U.S. HAS COOLER SEPTEMBER AFTER NEAR RECORD WARM SUMMER,
GLOBAL SEPTEMBER TEMPERATURE FOURTH WARMEST ON RECORD
2006 was cooler than average for the continental U.S., providing relief
from the second-warmest summer on record, according to scientists
at NOAA’s National Climatic Data Center in Asheville, N.C. September
was the first cooler-than- average month for the continental U.S.
since May 2005. Drought conditions also improved in some areas of
the nation, with nationally averaged precipitation above average during
September. The global temperature remained well above average.
September 2006 temperature for the contiguous United States (based
on preliminary data) was 0.7°F (0.4°C) below the 20th century
average of 65.4°F (18.6°C). This was the first cooler-than-average
month since May 2005, based on the century-scale average. The rarity
of below-average national temperatures is reflective of the overall
long-term warming trend for the nation.
January-September 2006 combined temperature is warmest on record.
The previous record warm January-September happened in 2000.
September temperature was below average in 25 states of the continental
U.S., while above-average temperatures occurred in only five (Vermont,
Montana, Idaho, Washington, and Oregon).
temperatures for Alaska averaged at 48.6° F and were warmer
than average, 2.7° F (1.5°C) above the 1971-2000 mean (45.9°),
the 11th warmest September since statewide records began in 1918.
conditions in September occurred from the northern High Plains to
the Southwest and from New York to the mid-Mississippi Valley. Overall,
precipitation was above average for the nation.
tied its September precipitation record with 8.02 inches of rain.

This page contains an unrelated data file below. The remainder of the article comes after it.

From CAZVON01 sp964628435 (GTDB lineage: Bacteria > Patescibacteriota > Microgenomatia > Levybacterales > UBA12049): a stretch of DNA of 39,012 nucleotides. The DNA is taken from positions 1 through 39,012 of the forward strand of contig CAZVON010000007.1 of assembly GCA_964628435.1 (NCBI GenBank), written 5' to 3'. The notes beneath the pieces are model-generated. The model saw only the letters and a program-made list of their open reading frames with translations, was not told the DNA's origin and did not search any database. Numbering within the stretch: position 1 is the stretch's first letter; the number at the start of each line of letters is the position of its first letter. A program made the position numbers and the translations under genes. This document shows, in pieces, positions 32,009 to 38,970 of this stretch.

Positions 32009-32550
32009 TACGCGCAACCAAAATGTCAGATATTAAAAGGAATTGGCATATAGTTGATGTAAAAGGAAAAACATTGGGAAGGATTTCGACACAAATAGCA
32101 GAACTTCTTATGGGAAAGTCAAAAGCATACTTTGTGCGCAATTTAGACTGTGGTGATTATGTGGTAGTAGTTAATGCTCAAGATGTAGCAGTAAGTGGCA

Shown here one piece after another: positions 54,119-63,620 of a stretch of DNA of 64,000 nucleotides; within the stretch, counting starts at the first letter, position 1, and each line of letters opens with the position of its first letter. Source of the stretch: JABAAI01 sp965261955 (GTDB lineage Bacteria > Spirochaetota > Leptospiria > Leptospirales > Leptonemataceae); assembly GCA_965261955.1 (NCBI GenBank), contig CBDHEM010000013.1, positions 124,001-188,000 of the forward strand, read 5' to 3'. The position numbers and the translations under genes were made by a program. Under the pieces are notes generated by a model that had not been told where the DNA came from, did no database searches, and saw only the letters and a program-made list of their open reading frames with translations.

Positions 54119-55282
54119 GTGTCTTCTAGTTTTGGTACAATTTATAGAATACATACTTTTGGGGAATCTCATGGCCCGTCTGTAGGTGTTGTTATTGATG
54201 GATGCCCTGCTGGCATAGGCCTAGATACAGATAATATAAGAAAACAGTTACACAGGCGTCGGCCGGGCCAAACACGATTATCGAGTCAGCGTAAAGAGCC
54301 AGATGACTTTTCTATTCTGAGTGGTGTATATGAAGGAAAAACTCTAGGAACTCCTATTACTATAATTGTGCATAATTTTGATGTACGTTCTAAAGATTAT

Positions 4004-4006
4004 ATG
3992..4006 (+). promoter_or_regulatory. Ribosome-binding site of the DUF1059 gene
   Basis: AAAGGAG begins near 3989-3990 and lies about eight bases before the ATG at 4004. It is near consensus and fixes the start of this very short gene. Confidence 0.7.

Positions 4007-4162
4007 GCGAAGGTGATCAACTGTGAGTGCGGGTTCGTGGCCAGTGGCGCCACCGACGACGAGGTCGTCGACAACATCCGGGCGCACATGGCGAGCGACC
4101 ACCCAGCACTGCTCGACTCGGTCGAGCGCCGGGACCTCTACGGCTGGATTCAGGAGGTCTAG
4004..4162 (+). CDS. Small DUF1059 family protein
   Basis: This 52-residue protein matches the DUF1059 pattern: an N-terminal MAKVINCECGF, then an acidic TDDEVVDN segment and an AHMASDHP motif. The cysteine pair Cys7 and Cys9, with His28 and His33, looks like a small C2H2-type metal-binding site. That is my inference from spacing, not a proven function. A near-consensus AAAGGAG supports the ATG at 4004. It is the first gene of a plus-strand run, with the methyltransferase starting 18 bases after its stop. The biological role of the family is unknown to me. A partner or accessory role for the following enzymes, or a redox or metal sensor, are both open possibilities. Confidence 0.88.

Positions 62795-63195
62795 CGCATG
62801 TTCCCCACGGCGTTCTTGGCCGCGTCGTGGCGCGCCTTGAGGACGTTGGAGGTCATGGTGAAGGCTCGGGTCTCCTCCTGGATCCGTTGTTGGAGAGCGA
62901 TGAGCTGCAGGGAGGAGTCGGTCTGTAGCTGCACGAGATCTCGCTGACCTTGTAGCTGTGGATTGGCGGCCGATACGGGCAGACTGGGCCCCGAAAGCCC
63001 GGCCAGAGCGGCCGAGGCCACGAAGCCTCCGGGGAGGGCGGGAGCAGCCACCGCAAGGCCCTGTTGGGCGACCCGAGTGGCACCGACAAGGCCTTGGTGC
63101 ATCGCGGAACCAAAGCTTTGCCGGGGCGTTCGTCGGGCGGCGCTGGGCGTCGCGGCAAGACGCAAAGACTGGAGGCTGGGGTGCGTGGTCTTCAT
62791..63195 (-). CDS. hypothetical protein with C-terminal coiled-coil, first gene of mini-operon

wetter-than-average summer monsoon season for much of the Southwest
ended in September. Precipitation during the past few months ended
drought in New Mexico and helped reduce drought severity in other
parts of the region. However, below-average reservoirs and other
longer term hydrological effects remained widespread.
to the U.S. Drought Monitor, 33 percent of the continental U.S.
was in moderate to exceptional drought at the end of September,
a decrease of 11 percent since the end of August.
drought remained across large parts of Arizona, southern Oklahoma
to south Texas, areas of the northern high Plains, the northern
Rockies and northern Minnesota.
conditions across the Far West contributed to the continuation of
a very active wildfire season for the nation. By early October,
more than 9 million acres, mostly in the continental U.S., had burned
since the beginning of the year, according to the National Interagency
Fire Center. This exceeded the previous record for an entire year,
set in 2005 when 8.7 million acres burned, much of it in Alaska.
was the fourth warmest September and fifth warmest year-to-date
period since records began in 1880 for global land- and ocean-surface
temperatures (1.01°F/0.56°C, 092°F/0.51°C above
the 20th century mean).
land surface temperatures were second warmest, while ocean surface
temperatures were third warmest in the 127-year record.
An El Niño episode began in September as ocean temperatures
in the central and eastern equatorial Pacific continued a recent
2007, NOAA, an agency of the U.S. Commerce Department, celebrates
200 years of science and service to the nation. From the establishment
of the U.S. Coast and Geodetic Survey in 1807 by Thomas Jefferson
to the formation of the Weather Bureau and the Bureau of Commercial
Fisheries in the 1870s, much of America's scientific heritage is rooted
agency is dedicated to enhancing economic security and national safety
through the prediction and research of weather and climate-related
events and information service delivery for transportation, and by
providing environmental stewardship of the nation's coastal and marine
resources. Through the emerging Global Earth Observation System of
Systems (GEOSS), NOAA is
working with its federal partners and more than 60 countries to develop
a global monitoring network that is as integrated as the planet it
Satellite and Information Service: http://www.nesdis.noaa.gov
to Editors: More complete information, including links to
data, graphics and analysis, is online at: http://www.ncdc.noaa.gov/oa/climate/research/2006/sep/sep06.html